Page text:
Gerry Goffin was one of the legendary songwriters who, at one time, were headquartered in the Brill Building. His recent passing reminds us of how important these songwriters were to maintaining the high quality of songs recorded in the early years of the rock era. These songwriters often added a touch of class to what could have been a barren wasteland.
Here are some of the most successful songwriters who once worked out of the Brill Building at 1619 Broadway and across the street at 1650 Broadway in Manhattan. Of course, not all of their hits were written while they were in their Brill Building cubicles or during their tenures there.
“He had a profound impact on my life and the rest of the world. Gerry was a good man and a dynamic force, whose words and creative influence will resonate for generations to come,” Carole King said in a statement released upon hearing of the death of her ex-husband and songwriting partner Gerry Goffin at age 75.
King and Goffin were an unusual husband-wife songwriting team in that the husband wrote most of the lyrics and the wife wrote the music. Many rock and roll songwriters of that era were frustrated classical music composers who turned to writing pop music as an alternative. But King wanted to write rock and roll music from the outset. She was inspired by going to see Alan Freed’s rock and roll shows.
Some of King and Goffin’s best songs written as a team or separately would include: “Will You Love Me Tomorrow,” “The Loco-Motion,” “Up On The Roof,” “It’s Too Late,” “Go Away Little Girl,” “You’ve Got A Friend,” “Take Good Care Of My Baby,” “One Fine Day,” “Hey Girl,” and “Run To Him.”
The Goffin-King songwriting team was inducted into the Rock and Roll Hall of Fame in the non-performers category in 1990.
Jerry Leiber wrote the lyrics while Mike Stoller provided the music. They are known primarily for supplying Elvis Presley with many of his biggest hits. Seven of Leiber-Stoller’s top 30 songs were recorded by Elvis, according to “Billboard’s Hottest Hot 100 Hits.” Some of best songs by Leiber-Stoller are: “Hound Dog,” “Jailhouse Rock,” “Stand By Me,” “Don’t,” “Kansas City,” “Charlie Brown,” “Yakety-Yak” and “Spanish Harlem.”
Their work earned them a place in the Rock and Roll Hall of Fame in the non-performers category in 1987, the second class the Hall elected.
Barry Mann and Cynthia Weil were another husband and wife team who spent some time working out of the Brill Building. Among their top songs written together or separately are: “Never Gonna Let You Go ,” “You’ve Lost That Lovin’ Feeling,” “He’s So Shy,” “(You’re My) Soul And Inspiration,” “Don’t Know Much,” “I Love How You Love Me,” “Somewhere Out There,” and “On Broadway.”
They joined the RRHOF in 2010.
Jeff Barry and Ellie Greenwich were yet another husband and wife songwriting team. For a while they specialized in supplying Phil Spector with material for his “Wall of Sound” productions. Among their bigger songs written together or with other collaborators are: “Sugar, Sugar,” “Do Wah Diddy Diddy,” “Chapel Of Love,” “Da Doo Ron Ron,” “Leader Of The Pack,” “Hanky Panky,” “Be My Baby,” “Till He Kissed Me,” and “I Honestly Love You.”
Like Barry Mann and Cynthia Weil, the Jeff Barry-Ellie Greenwich songwriting team was inducted into the RRHOF in 2010 as non-performers.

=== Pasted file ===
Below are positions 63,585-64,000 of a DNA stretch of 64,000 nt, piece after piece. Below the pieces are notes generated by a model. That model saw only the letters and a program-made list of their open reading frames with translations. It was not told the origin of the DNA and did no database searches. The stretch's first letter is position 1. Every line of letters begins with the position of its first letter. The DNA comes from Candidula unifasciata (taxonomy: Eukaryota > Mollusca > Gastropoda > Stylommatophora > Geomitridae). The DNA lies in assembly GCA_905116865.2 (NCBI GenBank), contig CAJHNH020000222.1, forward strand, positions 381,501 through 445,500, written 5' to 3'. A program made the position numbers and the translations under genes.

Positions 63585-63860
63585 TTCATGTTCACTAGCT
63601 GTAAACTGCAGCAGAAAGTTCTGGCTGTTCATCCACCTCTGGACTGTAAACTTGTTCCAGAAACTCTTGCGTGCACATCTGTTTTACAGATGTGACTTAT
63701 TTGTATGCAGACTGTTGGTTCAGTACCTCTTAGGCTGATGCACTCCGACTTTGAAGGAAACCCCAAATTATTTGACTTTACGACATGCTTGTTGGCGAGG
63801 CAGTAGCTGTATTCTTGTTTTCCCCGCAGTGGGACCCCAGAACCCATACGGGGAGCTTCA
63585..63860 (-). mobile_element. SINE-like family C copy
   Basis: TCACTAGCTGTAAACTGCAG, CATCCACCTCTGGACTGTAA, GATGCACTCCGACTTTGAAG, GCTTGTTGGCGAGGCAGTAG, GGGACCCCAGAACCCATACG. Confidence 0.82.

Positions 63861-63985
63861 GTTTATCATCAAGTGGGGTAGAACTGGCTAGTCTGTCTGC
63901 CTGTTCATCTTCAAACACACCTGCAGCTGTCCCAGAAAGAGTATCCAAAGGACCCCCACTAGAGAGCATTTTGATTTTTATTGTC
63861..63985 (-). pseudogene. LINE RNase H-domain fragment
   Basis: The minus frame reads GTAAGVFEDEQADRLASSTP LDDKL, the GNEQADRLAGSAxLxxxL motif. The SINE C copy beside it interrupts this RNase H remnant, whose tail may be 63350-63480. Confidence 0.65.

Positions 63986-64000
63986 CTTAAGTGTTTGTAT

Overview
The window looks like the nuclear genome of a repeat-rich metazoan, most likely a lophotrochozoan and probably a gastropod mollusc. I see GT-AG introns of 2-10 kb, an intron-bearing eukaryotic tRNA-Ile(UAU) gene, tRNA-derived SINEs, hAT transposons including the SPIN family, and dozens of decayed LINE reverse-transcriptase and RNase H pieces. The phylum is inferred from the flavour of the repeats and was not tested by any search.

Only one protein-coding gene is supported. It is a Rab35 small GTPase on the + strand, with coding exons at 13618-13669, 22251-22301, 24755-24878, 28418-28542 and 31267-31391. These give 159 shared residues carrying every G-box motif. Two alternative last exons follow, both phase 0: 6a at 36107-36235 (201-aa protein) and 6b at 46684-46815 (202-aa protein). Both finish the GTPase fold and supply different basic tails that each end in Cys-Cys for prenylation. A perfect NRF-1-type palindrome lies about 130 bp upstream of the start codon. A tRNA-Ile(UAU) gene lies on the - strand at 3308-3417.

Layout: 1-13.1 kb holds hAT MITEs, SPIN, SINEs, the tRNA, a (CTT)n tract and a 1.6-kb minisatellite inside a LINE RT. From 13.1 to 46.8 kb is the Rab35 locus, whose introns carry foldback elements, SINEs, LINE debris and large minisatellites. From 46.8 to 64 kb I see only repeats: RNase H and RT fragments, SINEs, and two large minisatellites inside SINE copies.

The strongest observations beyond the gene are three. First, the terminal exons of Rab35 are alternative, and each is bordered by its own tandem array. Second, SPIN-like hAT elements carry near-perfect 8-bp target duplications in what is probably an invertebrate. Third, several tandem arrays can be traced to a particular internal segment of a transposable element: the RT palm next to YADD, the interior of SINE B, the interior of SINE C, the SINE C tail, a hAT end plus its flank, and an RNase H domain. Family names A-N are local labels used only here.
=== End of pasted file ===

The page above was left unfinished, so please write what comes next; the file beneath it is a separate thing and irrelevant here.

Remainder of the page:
Mort Shuman and Jerome “Doc” Pomus collaborated from 1956-66. Although Shuman was 11 years younger than his partner, he worked well with Pomus, with Shuman handling the bulk of the music and Pomus most of the words. Like Leiber-Stoller, the Pomus-Shuman songwriting team was often a source of material for Elvis Presley. They also wrote several songs for teen idols Fabian, Dion, Frankie Avalon, Bobby Rydell and Bobby Darin. Among their best known songs are: “Save The Last Dance For Me,” “Teenager In Love,” “Little Sister,” “Suspicion,” “Viva Las Vegas,” and “Surrender.”
Pomus was elected to the 1992 class of the RRHOF in the non-performers category, while Shuman had to wait until 2010 for induction.
The duo of Neil Sedaka and Howard Greenfield wrote several hits for Sedaka himself and songs for other artists like Connie Francis. Sedaka had 12 top 30 hits from 1958-63. Like many other American recording artists, he was severely hampered by the British Invasion. Some of the bigger hits written by Sedaka alone or in partnership with Greenfield include: “Love Will Keep Us Together,” “Breaking Up Is Hard To Do,” “Laughter In The Rain,” “Where The Boys Are,” “Oh! Carol,” “Happy Birthday, Sweet Sixteen,” and “Calendar Girl.”
As a music publisher, producer and promoter, Don Kirshner should also be recalled here. Kirshner started out writing songs and ad jingles before moving on to become a music-industry impresario. In 1958, Kirshner cofounded Aldon Music, the top music publisher of the Brill Building era. Known as “the Man with the Golden Ear,” he hired many songwriters to work for his company at the Brill Building, and he nurtured the talents of his stable of writers. By 1962, there were 18 songwriters on his Aldon payroll, including most of the aforementioned names. He also helped match the right songs to the right singers. Kirshner was added to the Rock and Roll Hall of Fame as a non-performer in 2012.
Singers were nothing without the songwriters
All of the songwriters featured in this article have been elected to the Songwriters Hall of Fame. Before the coming of the singer-songwriter age, where more and more singers wrote their own material, recording artists totally relied upon songwriters to get them decent material. Where would we have been without all these great songwriters who once worked out of the Brill Building?
“Billboard’s Hottest Hot 100 Hits,” Fred Bronson, Billboard Books, 1995
“The Billboard Book of Top 40 Hits, 9th Edition,” Joel Whitburn, Billboard Books, 2010
“The Billboard Book of Number One Hits, 5th Edition,” Fred Bronson, Billboard Books, 2003